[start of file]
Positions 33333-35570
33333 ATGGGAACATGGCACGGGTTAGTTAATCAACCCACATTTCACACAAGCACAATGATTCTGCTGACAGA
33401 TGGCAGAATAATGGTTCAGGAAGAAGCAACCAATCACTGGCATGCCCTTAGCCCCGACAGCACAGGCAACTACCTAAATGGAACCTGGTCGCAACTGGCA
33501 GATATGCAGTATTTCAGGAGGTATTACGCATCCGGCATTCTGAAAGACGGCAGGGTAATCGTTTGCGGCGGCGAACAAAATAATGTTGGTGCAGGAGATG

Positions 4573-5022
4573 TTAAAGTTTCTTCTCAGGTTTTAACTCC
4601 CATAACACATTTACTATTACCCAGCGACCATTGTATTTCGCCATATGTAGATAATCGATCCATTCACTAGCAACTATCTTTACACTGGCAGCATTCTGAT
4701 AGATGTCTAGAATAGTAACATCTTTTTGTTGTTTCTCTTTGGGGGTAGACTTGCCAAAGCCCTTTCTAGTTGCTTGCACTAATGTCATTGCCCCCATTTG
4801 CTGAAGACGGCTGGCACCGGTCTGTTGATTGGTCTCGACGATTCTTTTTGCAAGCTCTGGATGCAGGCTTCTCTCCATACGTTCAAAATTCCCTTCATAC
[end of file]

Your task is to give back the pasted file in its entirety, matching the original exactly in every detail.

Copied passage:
Positions 33333-35570
33333 ATGGGAACATGGCACGGGTTAGTTAATCAACCCACATTTCACACAAGCACAATGATTCTGCTGACAGA
33401 TGGCAGAATAATGGTTCAGGAAGAAGCAACCAATCACTGGCATGCCCTTAGCCCCGACAGCACAGGCAACTACCTAAATGGAACCTGGTCGCAACTGGCA
33501 GATATGCAGTATTTCAGGAGGTATTACGCATCCGGCATTCTGAAAGACGGCAGGGTAATCGTTTGCGGCGGCGAACAAAATAATGTTGGTGCAGGAGATG

Positions 4573-5022
4573 TTAAAGTTTCTTCTCAGGTTTTAACTCC
4601 CATAACACATTTACTATTACCCAGCGACCATTGTATTTCGCCATATGTAGATAATCGATCCATTCACTAGCAACTATCTTTACACTGGCAGCATTCTGAT
4701 AGATGTCTAGAATAGTAACATCTTTTTGTTGTTTCTCTTTGGGGGTAGACTTGCCAAAGCCCTTTCTAGTTGCTTGCACTAATGTCATTGCCCCCATTTG
4801 CTGAAGACGGCTGGCACCGGTCTGTTGATTGGTCTCGACGATTCTTTTTGCAAGCTCTGGATGCAGGCTTCTCTCCATACGTTCAAAATTCCCTTCATAC